In our latest Blog Post, Claire Ablett from National Museums of Northern Ireland, reflects on the Lecture on “Spanish Flu: A Global Pandemic”, held in partnership with Living Legacies – One of the Arts & Humanities Research Councils funded World War One Engagement Centres.
As the First World War was drawing to a close and the prospect of peace began to materialise, a deadly virus emerged. This influenza strain, commonly known as the Spanish Flu, resulted in the deaths of between 20 and 50 million people, a higher death toll than that of the First World War. The Spanish Flu conference aimed to highlight the largely forgotten history of this global pandemic with particular focus on how the disease affected people in Ireland and the medical advancements that were made during this period.
In this latest Blog Post, Philip McDermott talks through an Arts and Humanities Research Council funded project on ‘Diverse Perspectives on a Global Conflict: Migrant Voices and Living Legacies of WW1’.
In 2016, I was fortunate enough to engage in a conversation with Lilian Seenoi, Director of the North West Migrants Forum in Derry~Londonderry. Lilian noted, “Understanding a place and its history is vital for any migrant but we also need to look closely at the difference and, most importantly, the similarities in our experiences”. This interaction led to a joint project between Ulster University and the North West Migrants Forum funded under the Living Legacies 1914-1918 Engagement Centre to explore this very perspective through the story of World War One.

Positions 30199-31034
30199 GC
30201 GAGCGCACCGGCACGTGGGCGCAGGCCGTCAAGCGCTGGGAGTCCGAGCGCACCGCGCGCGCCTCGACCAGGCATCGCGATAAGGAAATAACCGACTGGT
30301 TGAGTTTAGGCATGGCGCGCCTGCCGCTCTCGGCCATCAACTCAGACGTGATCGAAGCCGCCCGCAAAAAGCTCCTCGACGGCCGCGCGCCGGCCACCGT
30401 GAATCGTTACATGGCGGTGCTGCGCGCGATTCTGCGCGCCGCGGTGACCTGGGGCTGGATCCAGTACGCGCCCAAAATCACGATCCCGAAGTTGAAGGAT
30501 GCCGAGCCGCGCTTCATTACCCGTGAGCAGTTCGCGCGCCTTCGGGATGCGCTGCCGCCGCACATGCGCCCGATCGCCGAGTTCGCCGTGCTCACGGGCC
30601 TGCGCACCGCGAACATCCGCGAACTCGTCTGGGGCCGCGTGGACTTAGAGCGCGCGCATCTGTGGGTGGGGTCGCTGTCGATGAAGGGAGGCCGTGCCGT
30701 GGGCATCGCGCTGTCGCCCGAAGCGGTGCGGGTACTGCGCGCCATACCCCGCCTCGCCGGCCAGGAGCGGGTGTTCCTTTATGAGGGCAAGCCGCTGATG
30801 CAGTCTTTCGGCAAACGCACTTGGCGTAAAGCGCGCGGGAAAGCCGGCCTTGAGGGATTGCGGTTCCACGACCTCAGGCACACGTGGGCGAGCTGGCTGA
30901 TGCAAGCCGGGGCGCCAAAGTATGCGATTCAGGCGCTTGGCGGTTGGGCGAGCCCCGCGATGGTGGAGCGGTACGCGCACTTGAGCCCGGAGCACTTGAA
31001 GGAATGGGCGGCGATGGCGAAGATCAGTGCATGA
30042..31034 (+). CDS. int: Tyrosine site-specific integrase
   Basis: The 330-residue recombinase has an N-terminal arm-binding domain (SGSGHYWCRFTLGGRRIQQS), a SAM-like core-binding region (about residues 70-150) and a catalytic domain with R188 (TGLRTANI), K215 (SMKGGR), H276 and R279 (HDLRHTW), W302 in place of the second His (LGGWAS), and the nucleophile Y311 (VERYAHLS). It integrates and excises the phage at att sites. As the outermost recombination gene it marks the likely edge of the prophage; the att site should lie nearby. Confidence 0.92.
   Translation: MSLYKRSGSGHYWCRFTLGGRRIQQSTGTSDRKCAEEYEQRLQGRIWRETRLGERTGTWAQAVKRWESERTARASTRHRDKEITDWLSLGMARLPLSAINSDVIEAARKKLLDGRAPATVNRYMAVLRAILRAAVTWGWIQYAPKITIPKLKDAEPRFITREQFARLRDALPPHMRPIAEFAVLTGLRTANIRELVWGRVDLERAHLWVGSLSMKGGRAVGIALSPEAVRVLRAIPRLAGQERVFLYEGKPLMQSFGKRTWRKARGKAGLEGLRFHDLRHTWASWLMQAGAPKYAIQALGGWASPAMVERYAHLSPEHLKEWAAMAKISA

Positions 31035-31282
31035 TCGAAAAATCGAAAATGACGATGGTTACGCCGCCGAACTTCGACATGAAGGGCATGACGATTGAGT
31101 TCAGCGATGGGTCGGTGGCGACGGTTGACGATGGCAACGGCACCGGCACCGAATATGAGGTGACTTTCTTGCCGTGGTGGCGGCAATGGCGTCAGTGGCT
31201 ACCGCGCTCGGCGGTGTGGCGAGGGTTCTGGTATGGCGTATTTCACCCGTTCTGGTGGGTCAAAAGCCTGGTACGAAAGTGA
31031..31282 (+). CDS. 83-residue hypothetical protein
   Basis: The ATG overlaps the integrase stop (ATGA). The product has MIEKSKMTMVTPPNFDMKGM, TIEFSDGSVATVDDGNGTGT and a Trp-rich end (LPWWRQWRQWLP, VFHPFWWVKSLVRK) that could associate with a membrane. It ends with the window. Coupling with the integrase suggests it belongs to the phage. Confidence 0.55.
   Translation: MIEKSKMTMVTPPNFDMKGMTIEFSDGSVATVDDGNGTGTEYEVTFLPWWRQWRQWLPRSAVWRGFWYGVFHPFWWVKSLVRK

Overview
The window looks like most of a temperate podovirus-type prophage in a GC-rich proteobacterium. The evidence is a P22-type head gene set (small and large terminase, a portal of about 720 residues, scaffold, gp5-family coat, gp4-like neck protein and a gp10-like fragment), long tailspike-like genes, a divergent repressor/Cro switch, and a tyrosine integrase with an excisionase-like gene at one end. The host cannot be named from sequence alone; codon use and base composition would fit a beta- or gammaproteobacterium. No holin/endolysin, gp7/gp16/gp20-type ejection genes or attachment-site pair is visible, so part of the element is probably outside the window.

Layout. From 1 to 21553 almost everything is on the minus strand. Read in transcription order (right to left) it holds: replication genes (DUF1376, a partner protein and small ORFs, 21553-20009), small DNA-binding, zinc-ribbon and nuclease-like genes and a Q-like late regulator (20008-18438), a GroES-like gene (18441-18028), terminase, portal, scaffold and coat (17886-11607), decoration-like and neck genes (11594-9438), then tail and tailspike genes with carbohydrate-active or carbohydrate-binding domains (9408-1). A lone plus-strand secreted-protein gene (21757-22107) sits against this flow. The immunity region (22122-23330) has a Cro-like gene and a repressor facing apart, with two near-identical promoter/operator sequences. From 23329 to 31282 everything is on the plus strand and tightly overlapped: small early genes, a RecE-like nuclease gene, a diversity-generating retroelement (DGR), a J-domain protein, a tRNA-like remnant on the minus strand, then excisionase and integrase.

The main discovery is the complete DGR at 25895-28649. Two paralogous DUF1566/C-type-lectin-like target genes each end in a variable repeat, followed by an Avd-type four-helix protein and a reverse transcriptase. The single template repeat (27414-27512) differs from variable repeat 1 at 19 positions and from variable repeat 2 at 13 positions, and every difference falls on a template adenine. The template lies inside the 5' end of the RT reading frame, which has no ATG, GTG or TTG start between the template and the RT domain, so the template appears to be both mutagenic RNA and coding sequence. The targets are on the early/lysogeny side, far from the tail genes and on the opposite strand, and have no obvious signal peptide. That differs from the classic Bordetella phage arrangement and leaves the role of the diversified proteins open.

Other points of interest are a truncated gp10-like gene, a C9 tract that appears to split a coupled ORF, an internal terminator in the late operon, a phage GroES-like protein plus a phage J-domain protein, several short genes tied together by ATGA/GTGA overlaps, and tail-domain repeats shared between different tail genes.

The resulting project, “Diverse Perspectives on a Global Conflict: Migrant Voices and Living Legacies of World War One”, sought to provide a platform for the wider storytelling of WW1 from the perspective of migrants living in Northern Ireland. At the same time the project aimed to provide a means through which to broaden the debate on WW1 in this region, a story which has often been framed amidst competing narratives of Britishness and Irishness – thus hiding global elements of the story.
Through the North West Migrant Forum’s membership participants from Poland, Romania, Ivory Coast, Ethiopia, Italy, Guyana, Cameroon, Congo, China and South Africa approached the project in order to prepare a panel exhibition telling their countries’ experiences of the conflict. Individuals attended a number of workshops and, with the help of a history/heritage facilitator, drafted a short text about the story of WW1 in their country, whilst reflecting on its contemporary legacy.